How

Mentee reviews Caltrans Mentoring Handbook. Reflects on professional development needs and completes the requisite worksheets prior to identifying Mentor. Determines what knowledge or competency needs to be developed. Identifies experienced mentor with coaching and knowledge transfer skills. Mentor can be preselected or from a list maintaine d in the division. Allow mentor and mentee to establish mentoring contract.

 

Participation in mentor program should be voluntary, for both the mentor and the

mentee. Specific competency goals, objectives, and developmental needs should be identified

and agreed upon at the beginning. Mentee’s supervisor should not be involved in the mentoring program, beyond giving

Do’s & Don’ts

approval for mentoring relationship(s) at the outset and noting the participation in the mentee’s IDP. Mentor and mentee should respect confidentiality of their mentoring sessions.

Mentee should recognize and respect the gift of the Mentor’s time.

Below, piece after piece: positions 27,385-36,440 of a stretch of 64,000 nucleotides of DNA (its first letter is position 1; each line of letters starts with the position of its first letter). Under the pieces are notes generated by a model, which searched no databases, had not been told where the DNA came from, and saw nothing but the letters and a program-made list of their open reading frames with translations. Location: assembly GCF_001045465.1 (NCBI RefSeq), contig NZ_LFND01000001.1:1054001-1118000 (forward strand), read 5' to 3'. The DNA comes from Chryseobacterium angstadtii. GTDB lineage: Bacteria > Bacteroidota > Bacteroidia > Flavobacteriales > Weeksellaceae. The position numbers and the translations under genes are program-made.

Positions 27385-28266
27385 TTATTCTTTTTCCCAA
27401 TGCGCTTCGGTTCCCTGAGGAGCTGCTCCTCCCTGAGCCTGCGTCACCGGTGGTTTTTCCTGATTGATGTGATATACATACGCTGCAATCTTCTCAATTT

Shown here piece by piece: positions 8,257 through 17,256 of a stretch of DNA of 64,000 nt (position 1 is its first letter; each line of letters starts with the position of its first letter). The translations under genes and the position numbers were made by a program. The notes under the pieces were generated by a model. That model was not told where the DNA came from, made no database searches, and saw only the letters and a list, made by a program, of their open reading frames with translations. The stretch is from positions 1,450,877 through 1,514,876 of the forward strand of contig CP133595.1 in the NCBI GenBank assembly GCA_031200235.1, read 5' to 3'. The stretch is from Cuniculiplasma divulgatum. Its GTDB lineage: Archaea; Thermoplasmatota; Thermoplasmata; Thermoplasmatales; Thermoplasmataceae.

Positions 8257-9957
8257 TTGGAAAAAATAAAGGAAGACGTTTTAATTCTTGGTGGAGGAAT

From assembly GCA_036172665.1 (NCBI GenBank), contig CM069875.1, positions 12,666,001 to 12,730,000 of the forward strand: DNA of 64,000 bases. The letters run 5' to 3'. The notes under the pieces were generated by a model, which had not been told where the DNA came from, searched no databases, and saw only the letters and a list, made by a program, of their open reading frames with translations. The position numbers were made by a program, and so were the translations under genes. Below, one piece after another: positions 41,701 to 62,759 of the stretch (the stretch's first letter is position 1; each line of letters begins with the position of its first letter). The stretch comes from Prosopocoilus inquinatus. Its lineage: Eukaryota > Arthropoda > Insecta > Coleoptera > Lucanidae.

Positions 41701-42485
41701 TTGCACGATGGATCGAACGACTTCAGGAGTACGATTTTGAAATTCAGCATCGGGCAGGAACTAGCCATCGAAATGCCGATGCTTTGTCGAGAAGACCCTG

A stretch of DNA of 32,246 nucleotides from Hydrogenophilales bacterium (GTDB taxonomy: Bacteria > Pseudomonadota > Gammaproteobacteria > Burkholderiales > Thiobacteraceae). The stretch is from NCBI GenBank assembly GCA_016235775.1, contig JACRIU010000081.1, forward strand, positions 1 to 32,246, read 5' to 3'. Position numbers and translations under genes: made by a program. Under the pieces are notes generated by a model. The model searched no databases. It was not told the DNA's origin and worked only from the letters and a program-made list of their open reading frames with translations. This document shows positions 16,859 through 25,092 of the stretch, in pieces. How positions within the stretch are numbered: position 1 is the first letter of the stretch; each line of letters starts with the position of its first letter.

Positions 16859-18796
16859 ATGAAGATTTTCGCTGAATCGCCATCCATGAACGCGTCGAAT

If at any time either party would like to end the relationship, they should be able to do so

without concern. Be cognizant of potential for conflicting information between mentor and supervisor; when it involves task -related items, supervisor instruction takes precedence.

 

An employee expresses interest of promoting while developing a five- year plan with

Caltrans Examples

their supervisor during an IDP meeting. An employee becomes complacent in their job and needs a better understanding of

career options that may be available to them. An employee who wants to know how their job contributes to organizational goals.

Helpful Links / Resources

 

STRUCTURED ON THE JOB TRAINING (OJT)

What

Instruction takes place on the actual job site, usually involving learning skills or procedures in a hands-on manner following a defined structured learning process.